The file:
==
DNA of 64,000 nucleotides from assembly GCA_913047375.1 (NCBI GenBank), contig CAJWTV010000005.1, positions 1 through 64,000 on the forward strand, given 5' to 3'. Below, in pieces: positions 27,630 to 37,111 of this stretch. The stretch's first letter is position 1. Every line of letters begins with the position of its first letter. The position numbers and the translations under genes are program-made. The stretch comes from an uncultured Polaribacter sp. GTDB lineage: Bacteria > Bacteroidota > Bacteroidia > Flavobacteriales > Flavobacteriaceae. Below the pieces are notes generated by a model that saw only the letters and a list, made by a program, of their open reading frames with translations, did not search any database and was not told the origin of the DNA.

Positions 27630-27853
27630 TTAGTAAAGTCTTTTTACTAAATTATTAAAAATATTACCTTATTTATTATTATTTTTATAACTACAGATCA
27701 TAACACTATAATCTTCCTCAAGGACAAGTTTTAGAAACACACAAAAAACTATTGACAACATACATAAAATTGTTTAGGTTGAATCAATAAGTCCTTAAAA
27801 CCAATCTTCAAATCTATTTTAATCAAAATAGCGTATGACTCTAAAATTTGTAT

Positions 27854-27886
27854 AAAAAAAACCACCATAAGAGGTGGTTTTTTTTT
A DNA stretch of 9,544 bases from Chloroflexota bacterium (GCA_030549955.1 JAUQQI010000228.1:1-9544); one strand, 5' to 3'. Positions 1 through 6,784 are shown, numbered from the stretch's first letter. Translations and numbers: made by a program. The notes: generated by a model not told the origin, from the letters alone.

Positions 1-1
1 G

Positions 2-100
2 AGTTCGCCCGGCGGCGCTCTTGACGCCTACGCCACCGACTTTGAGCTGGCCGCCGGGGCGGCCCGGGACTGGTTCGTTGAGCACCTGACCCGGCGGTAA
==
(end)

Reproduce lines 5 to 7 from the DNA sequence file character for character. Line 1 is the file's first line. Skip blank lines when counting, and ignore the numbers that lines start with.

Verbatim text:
27801 CCAATCTTCAAATCTATTTTAATCAAAATAGCGTATGACTCTAAAATTTGTAT

Positions 27854-27886
27854 AAAAAAAACCACCATAAGAGGTGGTTTTTTTTT